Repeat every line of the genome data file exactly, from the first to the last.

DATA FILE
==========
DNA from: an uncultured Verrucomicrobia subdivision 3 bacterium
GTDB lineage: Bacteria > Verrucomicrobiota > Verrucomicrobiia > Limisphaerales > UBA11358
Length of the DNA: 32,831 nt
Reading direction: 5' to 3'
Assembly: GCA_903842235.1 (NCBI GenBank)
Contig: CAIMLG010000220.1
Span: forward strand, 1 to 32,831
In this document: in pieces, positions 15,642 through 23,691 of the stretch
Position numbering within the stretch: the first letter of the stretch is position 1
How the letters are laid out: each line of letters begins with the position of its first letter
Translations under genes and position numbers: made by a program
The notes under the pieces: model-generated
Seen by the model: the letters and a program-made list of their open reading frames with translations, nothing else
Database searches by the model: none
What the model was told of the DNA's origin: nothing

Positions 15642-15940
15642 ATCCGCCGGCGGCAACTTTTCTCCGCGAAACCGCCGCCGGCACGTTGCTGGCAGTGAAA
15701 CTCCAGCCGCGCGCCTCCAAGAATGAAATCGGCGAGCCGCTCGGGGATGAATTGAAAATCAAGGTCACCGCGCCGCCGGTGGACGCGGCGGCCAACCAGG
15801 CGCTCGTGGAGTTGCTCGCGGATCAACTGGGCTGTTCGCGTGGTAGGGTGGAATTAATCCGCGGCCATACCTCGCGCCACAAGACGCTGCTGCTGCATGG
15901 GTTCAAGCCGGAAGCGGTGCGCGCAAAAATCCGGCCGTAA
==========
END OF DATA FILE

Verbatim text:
DNA from: an uncultured Verrucomicrobia subdivision 3 bacterium
GTDB lineage: Bacteria > Verrucomicrobiota > Verrucomicrobiia > Limisphaerales > UBA11358
Length of the DNA: 32,831 nt
Reading direction: 5' to 3'
Assembly: GCA_903842235.1 (NCBI GenBank)
Contig: CAIMLG010000220.1
Span: forward strand, 1 to 32,831
In this document: in pieces, positions 15,642 through 23,691 of the stretch
Position numbering within the stretch: the first letter of the stretch is position 1
How the letters are laid out: each line of letters begins with the position of its first letter
Translations under genes and position numbers: made by a program
The notes under the pieces: model-generated
Seen by the model: the letters and a program-made list of their open reading frames with translations, nothing else
Database searches by the model: none
What the model was told of the DNA's origin: nothing

Positions 15642-15940
15642 ATCCGCCGGCGGCAACTTTTCTCCGCGAAACCGCCGCCGGCACGTTGCTGGCAGTGAAA
15701 CTCCAGCCGCGCGCCTCCAAGAATGAAATCGGCGAGCCGCTCGGGGATGAATTGAAAATCAAGGTCACCGCGCCGCCGGTGGACGCGGCGGCCAACCAGG
15801 CGCTCGTGGAGTTGCTCGCGGATCAACTGGGCTGTTCGCGTGGTAGGGTGGAATTAATCCGCGGCCATACCTCGCGCCACAAGACGCTGCTGCTGCATGG
15901 GTTCAAGCCGGAAGCGGTGCGCGCAAAAATCCGGCCGTAA